Posts Tagged ‘mySQL’

Keeping PHP and mySQL dates in sync

Wednesday, May 16th, 2012

My websites are hosted with Hostgator in Texas, USA but most of my customers are based in the UK. This creates a potential problem with dates and times because we usually want timestamps etc. to be recorded as if they were in the UK timezone rather than the timezone where the server is.

Setting the timezone for Apache

Fortunately it is easy to tell Apache to use a different timezone, just add the following line to your .htaccess file.

SetEnv TZ Europe/London

This works nicely to set the timezone for the webserver and the programs that run within it, including PHP. This means that the PHP date and time functions will return the date/time as UK time rather than the server time.

Getting mySQL to use the right time

The only problem is that Apache doesn’t control mySQL, in fact on a shared hosting arrangement it isn’t possible to set mySQL’s timezone. I would be changing it for all the customers on my server which would suit me fine but may not make them happy.

This means that using a mySQL function like NOW() generates a Texas timestamp rather than a London timestamp which isn’t what I want. There are a number of solutions to this problem, Richard Lord has written a good, clear post about possible solutions on his blog.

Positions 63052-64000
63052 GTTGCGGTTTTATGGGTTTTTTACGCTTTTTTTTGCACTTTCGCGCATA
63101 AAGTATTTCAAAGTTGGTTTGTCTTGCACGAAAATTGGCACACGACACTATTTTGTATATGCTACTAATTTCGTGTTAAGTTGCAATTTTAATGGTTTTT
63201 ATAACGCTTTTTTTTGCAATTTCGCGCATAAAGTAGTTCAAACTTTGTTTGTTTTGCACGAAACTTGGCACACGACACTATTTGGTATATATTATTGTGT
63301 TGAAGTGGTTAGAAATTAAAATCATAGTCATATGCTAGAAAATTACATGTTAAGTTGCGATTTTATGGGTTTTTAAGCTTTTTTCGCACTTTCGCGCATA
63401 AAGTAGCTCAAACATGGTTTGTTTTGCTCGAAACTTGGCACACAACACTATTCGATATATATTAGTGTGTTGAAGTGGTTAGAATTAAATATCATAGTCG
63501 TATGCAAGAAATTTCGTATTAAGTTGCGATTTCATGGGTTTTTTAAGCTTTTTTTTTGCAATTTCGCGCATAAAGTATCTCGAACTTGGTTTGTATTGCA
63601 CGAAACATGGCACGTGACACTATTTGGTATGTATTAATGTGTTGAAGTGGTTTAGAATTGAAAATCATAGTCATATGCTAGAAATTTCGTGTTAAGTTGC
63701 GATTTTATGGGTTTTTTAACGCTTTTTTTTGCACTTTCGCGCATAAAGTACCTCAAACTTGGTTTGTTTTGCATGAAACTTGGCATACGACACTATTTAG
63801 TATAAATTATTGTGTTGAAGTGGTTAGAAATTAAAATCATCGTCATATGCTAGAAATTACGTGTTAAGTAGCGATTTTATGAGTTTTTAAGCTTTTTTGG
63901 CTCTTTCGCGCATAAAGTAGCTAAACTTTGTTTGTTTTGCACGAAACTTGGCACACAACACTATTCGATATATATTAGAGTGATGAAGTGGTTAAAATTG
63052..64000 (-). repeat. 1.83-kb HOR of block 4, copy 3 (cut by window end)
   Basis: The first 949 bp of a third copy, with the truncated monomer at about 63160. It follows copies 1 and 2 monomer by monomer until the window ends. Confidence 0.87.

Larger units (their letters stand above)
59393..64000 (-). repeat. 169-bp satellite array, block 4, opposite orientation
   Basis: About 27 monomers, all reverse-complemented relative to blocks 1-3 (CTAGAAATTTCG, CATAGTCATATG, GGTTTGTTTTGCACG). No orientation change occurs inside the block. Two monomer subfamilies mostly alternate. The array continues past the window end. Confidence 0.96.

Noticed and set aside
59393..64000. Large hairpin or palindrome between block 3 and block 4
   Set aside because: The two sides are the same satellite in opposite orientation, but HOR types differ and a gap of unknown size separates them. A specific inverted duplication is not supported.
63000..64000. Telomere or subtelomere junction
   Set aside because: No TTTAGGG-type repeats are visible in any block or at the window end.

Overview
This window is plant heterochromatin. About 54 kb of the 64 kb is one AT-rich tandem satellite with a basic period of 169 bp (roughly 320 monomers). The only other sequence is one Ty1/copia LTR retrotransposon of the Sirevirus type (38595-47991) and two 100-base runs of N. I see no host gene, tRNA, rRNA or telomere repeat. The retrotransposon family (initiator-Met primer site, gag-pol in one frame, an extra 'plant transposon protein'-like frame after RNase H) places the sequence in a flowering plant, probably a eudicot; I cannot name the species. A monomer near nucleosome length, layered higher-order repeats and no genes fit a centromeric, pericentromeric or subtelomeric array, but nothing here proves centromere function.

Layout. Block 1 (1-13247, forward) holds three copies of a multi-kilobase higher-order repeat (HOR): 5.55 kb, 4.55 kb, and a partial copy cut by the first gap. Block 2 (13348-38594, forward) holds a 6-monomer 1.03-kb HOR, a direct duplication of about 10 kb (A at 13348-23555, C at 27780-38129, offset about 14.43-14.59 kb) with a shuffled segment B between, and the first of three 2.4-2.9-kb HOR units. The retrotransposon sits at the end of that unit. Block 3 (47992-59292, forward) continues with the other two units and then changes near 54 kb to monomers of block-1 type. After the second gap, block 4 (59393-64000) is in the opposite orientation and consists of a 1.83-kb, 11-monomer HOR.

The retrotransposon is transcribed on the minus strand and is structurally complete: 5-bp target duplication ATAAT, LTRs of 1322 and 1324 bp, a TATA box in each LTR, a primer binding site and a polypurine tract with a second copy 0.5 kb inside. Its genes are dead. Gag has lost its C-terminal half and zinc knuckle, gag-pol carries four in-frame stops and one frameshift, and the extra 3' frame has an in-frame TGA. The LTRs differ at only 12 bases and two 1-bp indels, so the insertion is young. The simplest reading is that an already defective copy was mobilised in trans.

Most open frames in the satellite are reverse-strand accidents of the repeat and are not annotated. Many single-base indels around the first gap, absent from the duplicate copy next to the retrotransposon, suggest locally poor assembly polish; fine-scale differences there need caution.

What I want is something that uses the timezone from Apache but stores the date in a mySQL format so I can use mySQL date comparisons when I retrieve the data later on. Fortunately the answer is quite straightforward; Where I would use NOW() to generate a timestamp I use the PHP function:

date('Y-m-d H:i:s')

This uses the current date from Apache (which is set to the London timezone) but converts it to the mySQL DATETIME format so that you can use mySQL’s date processing functions on the data. Of course if you had calculated some other date in your PHP code you could use the same function but pass your calculated date to the function instead of letting it use the current date/time

date('Y-m-d H:i:s',$my_date)

So the SQL query you construct in PHP might look a bit like this:


$query = 'INSERT INTO filename (
current_time_stamp,
my_time_stamp)
VALUES ("' .
date('Y-m-d H:i:s') . '", '" . // replaces NOW()
date('Y-m-d H:i:s',$my_date) . '")'; // replaces calculated date

That solved my particular date/time problem, I hope it helps you too.